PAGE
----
I was too young to remember the 1998 reformasi demonstrations in the heart of Kuala Lumpur.
There were no Facebook or Twitter or any social media tools for live updates and the only mobile phones available were those huge solid ones, resembling a brick!
However, I do remember reading about the event on Utusan Malaysia. Yes, I used to read Utusan Malaysia. Anyhow, I was too callow to understand the politics and reasons of those events being unfolded.
As time goes by, everything changes. From Sept 11, 2001 to the recent Arab Spring (Arab Awakening as put by Robert Fisk) a new chapter of human struggle was created.
If in the 60s, Americans were protesting against the Vietnam War, today not just the Americans but the whole world are protesting against war, any war.
We have anti ‘Gitmo' demonstrations in New York or London; and we also have anti-Internal Security Act (ISA) demonstrations in Kuala Lumpur.
Anti-nuclear power demos in Japan for instance, also happens in Australia, France, Germany and elsewhere in Europe.
Public rallies or street protests, civil disobedience or whatever you want to call it, are a manifestation of rejection against the unpopular regime in that individual country.
It can be a one-man protest, a hundred, one thousand or a million, it doesn't matter. When you are oppressed, you stand up and fight for your rights. As simple as that.
Not too long ago, we have witnessed a classic example of the domino effect in the Arab world.
From one country to another, each one of those ruthless regimes responsible for numerous atrocities and human rights abuses collapsed due to the peoples' uprising.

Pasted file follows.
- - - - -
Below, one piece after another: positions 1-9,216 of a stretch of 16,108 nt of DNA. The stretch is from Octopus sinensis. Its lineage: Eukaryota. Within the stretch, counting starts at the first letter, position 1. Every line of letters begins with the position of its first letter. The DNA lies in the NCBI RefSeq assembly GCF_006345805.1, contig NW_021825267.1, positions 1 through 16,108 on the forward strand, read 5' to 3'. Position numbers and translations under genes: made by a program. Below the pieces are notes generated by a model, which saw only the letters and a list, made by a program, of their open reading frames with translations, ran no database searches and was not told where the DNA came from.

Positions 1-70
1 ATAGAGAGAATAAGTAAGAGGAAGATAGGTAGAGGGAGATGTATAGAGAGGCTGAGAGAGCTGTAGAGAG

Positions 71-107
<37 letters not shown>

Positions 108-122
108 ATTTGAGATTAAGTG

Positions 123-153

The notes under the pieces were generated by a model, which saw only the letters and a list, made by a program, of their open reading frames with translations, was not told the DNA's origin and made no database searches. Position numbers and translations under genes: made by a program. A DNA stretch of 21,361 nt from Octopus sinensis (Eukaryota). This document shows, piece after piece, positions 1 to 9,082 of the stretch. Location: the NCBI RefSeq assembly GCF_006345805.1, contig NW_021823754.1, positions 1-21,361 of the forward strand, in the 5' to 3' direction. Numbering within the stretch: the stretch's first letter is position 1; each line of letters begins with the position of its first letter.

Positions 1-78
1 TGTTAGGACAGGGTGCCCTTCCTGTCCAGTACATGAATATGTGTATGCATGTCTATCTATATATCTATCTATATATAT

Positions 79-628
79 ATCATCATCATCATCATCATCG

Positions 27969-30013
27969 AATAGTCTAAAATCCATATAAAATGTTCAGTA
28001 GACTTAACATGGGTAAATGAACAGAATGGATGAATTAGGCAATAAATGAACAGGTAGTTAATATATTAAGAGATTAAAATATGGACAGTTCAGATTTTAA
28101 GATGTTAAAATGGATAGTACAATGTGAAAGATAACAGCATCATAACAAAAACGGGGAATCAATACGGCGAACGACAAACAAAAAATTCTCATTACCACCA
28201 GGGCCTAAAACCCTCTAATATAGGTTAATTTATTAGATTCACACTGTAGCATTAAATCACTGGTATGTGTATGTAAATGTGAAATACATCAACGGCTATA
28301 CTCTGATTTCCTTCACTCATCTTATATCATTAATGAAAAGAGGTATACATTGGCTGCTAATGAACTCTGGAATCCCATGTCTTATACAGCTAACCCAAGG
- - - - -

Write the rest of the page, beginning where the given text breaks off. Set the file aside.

But did it solve the problem? No! Does it create more problems? Yes!
The problems are yet to be solved and as a matter of fact the problems have only worsened.
Arbitrary killings, executions, violence against women, minorities and children and in fact a humanitarian crisis ensured at rather alarming rates.
Civil conflicts become our daily feed. Still the question, why is such discontent met with further escalations of violence?
It is very important for us to be fair and to assess this matter wisely. If we were those young Egyptians, are we going to march on the street screaming "Enough is Enough" or would we rather watch it live on TV?
Mubarak's oppressive regime is no secret to the world. Political opponents and progressive thinkers were often sentenced to jail and subjected to torture, the minority groups such as women's rights groups and student's movements were not allowed to voice out their concerns.
The most important issue that triggered the Uprising in Egypt is that only the rich become richer and the poor become poorer.
By knowing all of these injustices were happening for the last 30 years, as a young liberal minded Egyptian, what would you choose next?
Demanding an uncompromised and democratic change in the governing system or sit back, spend the fat cheques, raise a family, occasionally change hobbies, get sick and watch your government continue oppressing the people even if the people are your own family?
It is the same saga in Syria, Tunisia and Libya. Corrupt governments, fat wealthy leaders sipping expensive champagnes, puffing Havana-bounded cigars, while the people had to fight for a loaf of bread and steal just to buy a bottle of water.
Yet, all we do is, we condemn those people who took the streets, we portrayed them as thugs, branding them as uncivilised or ungrateful human race.